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Now these are the names of the children of Israel, which came into Egypt; every man and his household came with Jacob. 2 Reuben, Simeon, Levi, and Judah, 3 Issachar, Zebulun, and Benjamin, 4 Dan, and Naphtali, Gad, and Asher. 5 And all the souls that came out of the loins of Jacob were seventy souls: for Joseph was in Egypt already. 6 And Joseph died, and all his brethren, and all that generation. 7 And the children of Israel were fruitful, and increased abundantly, and multiplied, and waxed exceeding mighty; and the land was filled with them.

8 Now there arose up a new king over Egypt, which knew not Joseph. 9 And he said unto his people, Behold, the people of the children of Israel are more and mightier than we: 10 Come on, let us deal wisely with them; lest they multiply, and it come to pass, that, when there falleth out any war, they join also unto our enemies, and fight against us, and so get them up out of the land. 11 Therefore they did set over them taskmasters to afflict them with their burdens. And they built for Pharaoh treasure cities, Pithom and Raamses. 12 But the more they afflicted them, the more they multiplied and grew. And they were grieved because of the children of Israel. 13 And the Egyptians made the children of Israel to serve with rigour: 14 And they made their lives bitter with hard bondage, in morter, and in brick, and in all manner of service in the field: all their service, wherein they made them serve, was with rigour.

15 And the king of Egypt spake to the Hebrew midwives, of which the name of the one was Shiphrah, and the name of the other Puah: 16 And he said, When ye do the office of a midwife to the Hebrew women, and see them upon the stools; if it be a son, then ye shall kill him: but if it be a daughter, then she shall live. 17 But the midwives feared God, and did not as the king of Egypt commanded them, but saved the men children alive. 18 And the king of Egypt called for the midwives, and said unto them, Why have ye done this thing, and have saved the men children alive? 19 And the midwives said unto Pharaoh, Because the Hebrew women are not as the Egyptian women; for they are lively, and are delivered ere the midwives come in unto them. 20 Therefore God dealt well with the midwives: and the people multiplied, and waxed very mighty. 21 And it came to pass, because the midwives feared God, that he made them houses. 22 And Pharaoh charged all his people, saying, Every son that is born ye shall cast into the river, and every daughter ye shall save alive.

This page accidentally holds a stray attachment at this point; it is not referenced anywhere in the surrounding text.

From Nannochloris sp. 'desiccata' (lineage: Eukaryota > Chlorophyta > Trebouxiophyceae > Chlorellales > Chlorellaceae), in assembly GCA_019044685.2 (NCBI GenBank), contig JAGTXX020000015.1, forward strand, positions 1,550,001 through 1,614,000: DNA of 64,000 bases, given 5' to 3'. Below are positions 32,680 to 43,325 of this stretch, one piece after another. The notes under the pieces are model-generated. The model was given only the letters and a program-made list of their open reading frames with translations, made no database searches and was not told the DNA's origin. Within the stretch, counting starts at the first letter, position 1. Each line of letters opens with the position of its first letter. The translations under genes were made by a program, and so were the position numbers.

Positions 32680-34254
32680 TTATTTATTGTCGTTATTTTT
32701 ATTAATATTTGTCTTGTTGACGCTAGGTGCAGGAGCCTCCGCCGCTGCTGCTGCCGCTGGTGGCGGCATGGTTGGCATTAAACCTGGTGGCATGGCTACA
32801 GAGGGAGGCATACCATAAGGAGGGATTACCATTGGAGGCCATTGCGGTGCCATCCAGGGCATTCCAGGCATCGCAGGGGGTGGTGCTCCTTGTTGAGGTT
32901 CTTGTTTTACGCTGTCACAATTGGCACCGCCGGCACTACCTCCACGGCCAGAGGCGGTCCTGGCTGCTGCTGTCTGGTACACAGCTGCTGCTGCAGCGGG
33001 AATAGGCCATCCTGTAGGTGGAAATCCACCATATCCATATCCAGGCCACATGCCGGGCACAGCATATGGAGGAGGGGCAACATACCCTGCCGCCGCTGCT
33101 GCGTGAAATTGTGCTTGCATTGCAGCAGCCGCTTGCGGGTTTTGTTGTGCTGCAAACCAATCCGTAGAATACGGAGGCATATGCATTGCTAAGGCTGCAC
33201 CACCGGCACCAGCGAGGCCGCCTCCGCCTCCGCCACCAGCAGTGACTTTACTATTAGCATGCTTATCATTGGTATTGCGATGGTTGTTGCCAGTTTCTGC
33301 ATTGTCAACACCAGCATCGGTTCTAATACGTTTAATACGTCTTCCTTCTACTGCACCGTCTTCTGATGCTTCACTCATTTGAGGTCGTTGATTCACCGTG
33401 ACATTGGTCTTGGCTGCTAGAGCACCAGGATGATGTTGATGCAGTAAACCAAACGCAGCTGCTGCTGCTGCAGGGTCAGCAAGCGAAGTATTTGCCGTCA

Commentary for Exodus 1

The Book of Exodus relates the forming of the children of Israel into a church and a nation. We have hitherto seen true religion shown in domestic life, now, we begin to trace its effects upon the concerns of kingdoms and nations. Exodus signifies "the departure;" the chief event therein recorded is the departure of Israel from Egypt and Egyptian bondage; it plainly points out the fulfilling of several promises and prophecies to Abraham respecting his seed, and shadows forth the state of the church, in the wilderness of this world, until her arrival at the heavenly Canaan, an eternal rest.The children of Israel increase in Egypt after the death of Joseph. (8-14) They are oppressed, but multiply exceedingly. (1-7) The men-children destroyed. (15-22)1-7 During more than 200 years, while Abraham, Isaac, and Jacob lived at liberty, the Hebrews increased slowly; only about seventy persons went down into Egypt. There, in about the same number of years, though under cruel bondage, they became a large nation. This wonderful increase was according to the promise long before made unto the fathers. Though the performance of God's promises is sometimes slow, it is always sure.

8-14 The land of Egypt became to Israel a house of bondage. The place where we have been happy, may soon become the place of our affliction; and that may prove the greatest cross to us, of which we said, This same shall comfort us. Cease from man, and say not of any place on this side heaven, This is my rest. All that knew Joseph, loved him, and were kind to his brethren for his sake; but the best and most useful services a man does to others, are soon forgotten after his death. Our great care should be, to serve God, and to please him who is not unrighteous, whatever men are, to forget our work and labour of love. The offence of Israel is, that he prospers. There is no sight more hateful to a wicked man than the prosperity of the righteous. The Egyptians feared lest the children of Israel should join their enemies, and get them up out of the land. Wickedness is ever cowardly and unjust; it makes a man fear, where no fear is, and flee, when no one pursues him. And human wisdom often is foolishness, and very sinful. God's people had task-masters set over them, not only to burden them, but to afflict them with their burdens. They not only made them serve for Pharaoh's profit, but so that their lives became bitter. The Israelites wonderfully increased. Christianity spread most when it was persecuted: the blood of the martyrs was the seed of the church. They that take counsel against the Lord and his Israel, do but imagine a vain thing, and create greater vexation to themselves.